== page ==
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RestlessRodent

OpenGL "Fuzz" Effect

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Has anyone else noticed that whenever you use an OpenGL mode or other hardware acceleration mode, if you look closly at the screen you can see all this fuzzing all around. Kind of like blotches of static. I've seen this on tons of systems.

Anyone know what causes this and if anyone else notices it also?

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Heh, I thought the thread would be about spectre fuzz emulation like there is in EDGE.

Can't say I have ever noticed the issue you speak about on my computers.

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Scet said:

Nope. Can you post a screenshot?


Can't post a screenshot, it only shows on real hardware. Can't take a picture either.

What you can do is go into any OpenGL hardware accelerated mode and look closely at the screen and you should see fuzzing like static.

It could be interference, but I am not really sure.

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GhostlyDeath said:

Can't post a screenshot, it only shows on real hardware.

So the problem is with your monitor?

GhostlyDeath said:

Can't take a picture either.

Okay I'm not quite sure what you mean.

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I don't recognize what you're describing, my best assumption is your eyes are too close to the monitor.

On a related note, I think this has to do with how my monitor can generate images, but if I stand in front of a wall and strafe to one side the texture starts to get chopped up and I get an image like this...



...drawn on the wall. I tried taking a screenshot of it at first but of course discovered that it's not Doom doing that as much as it is my monitor.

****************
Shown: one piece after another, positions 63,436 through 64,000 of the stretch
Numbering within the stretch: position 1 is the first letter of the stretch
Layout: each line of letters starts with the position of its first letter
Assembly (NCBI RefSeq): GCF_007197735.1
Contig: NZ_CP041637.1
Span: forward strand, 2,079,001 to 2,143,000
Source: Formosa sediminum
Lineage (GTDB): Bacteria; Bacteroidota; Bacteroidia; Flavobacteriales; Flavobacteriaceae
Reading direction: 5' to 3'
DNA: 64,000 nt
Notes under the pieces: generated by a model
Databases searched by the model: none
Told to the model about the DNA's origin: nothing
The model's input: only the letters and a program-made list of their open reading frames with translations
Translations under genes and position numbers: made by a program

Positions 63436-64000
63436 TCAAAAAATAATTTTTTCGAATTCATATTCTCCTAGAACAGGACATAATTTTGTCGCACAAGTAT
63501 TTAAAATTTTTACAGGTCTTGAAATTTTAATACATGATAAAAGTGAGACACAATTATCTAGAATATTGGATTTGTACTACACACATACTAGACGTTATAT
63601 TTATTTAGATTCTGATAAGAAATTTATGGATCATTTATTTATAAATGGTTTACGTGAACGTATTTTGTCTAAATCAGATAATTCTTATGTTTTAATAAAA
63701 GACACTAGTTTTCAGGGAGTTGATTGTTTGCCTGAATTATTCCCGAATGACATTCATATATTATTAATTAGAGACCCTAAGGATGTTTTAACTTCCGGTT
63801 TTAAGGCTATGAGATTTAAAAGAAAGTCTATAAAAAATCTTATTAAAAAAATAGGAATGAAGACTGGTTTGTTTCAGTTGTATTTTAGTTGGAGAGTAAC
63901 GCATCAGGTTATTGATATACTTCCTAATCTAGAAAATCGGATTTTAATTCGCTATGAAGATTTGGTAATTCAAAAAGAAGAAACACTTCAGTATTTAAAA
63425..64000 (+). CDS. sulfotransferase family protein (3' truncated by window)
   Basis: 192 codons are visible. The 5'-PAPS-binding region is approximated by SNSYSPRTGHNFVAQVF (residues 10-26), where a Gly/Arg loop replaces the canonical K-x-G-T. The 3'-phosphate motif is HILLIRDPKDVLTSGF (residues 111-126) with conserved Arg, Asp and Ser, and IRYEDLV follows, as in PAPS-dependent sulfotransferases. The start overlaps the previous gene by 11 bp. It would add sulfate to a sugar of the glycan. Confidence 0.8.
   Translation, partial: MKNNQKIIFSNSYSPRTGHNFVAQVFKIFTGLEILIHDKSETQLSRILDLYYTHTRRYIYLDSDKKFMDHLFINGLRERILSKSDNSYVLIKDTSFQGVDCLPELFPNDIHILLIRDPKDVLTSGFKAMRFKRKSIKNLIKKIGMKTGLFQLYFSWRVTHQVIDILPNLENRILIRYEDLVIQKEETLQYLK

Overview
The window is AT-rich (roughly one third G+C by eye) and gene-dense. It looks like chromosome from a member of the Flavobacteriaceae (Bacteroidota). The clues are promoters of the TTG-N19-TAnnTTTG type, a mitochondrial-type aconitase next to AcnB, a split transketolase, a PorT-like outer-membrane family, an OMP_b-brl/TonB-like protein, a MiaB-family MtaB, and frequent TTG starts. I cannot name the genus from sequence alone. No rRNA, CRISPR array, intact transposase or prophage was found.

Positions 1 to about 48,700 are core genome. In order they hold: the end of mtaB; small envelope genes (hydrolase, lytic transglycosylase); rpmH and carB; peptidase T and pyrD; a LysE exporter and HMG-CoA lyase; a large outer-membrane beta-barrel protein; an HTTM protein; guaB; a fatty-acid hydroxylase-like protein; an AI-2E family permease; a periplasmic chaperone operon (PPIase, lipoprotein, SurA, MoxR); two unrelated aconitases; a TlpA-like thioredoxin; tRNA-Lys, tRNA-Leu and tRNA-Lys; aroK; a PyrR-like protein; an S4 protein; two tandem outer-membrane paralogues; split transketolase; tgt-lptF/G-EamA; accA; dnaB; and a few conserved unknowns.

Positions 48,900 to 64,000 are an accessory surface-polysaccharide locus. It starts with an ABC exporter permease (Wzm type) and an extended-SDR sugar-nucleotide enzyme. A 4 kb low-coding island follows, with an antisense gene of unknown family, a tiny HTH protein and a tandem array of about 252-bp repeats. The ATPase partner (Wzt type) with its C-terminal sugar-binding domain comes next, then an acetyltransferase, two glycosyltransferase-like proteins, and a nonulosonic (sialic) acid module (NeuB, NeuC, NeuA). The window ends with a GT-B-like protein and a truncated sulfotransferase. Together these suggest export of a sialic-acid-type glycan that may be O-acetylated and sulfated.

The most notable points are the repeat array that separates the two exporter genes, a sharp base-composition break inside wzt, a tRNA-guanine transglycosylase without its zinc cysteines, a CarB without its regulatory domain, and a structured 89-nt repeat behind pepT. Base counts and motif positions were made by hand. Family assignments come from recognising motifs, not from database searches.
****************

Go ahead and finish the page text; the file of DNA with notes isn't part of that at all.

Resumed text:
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for reference, that's just screen tearing. It happens when the video hardware starts rendering another frame while the current frame is in the middle of being displayed, and happens because the frame rendering rate exceeds that of the monitor's refresh period.

Most games, including most source ports, have an option to wait for the frame to finish displaying before rendering the next one. It's usually called Vertical Sync, or VSync.

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I had an SiS-based motherboard that had onboard graphics with fake OpenGL. GL programs would look "dithered" while being run. Come to think of it, it probably was dithering...

My laptop also has a fuzz effect (which looks similar to the "spread" noise filter in GIMP), but only when upscaling 640x480 modes to the LCD's native resolution.

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If you use an analog VGA output with many cheap LCD monitors, you'll get visible noise on certain colors/color combinations/transitions. This is because of poor ADC conversion inside the monitors (they have to sample the analog signal, store it in a digital frame buffer, and reconvert it to analog to drive the pixels).

Most monitors only have 6-bit Flash ADCs per color channel, while SVGA has typically 8 bits per color, for 24-bit and 32-bit displays. So by doing this poor sampling you get so-called "quantization noise".

This problem doesn't exist on purely analog CRT monitors that can be driven directly by the video card, only on LCDs that need to completely buffer an image before displaying it (and often they need to buffer several images in order to compensate for using chapo TN panels instead of true TFT).

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So does this only happen in Doom ports or is it any 3D accelerated program?

It may be your card overheating. I've heard of people getting random noise in textures or even the frame buffer when the card overheats.

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CODOR said:
I had an SiS-based motherboard that had onboard graphics with fake OpenGL. GL programs would look "dithered" while being run. Come to think of it, it probably was dithering...

I saw something like that in Unreal, using an SiS card, but not anywhere else. It was something much more obvious than what GhostlyDeath is describing, though.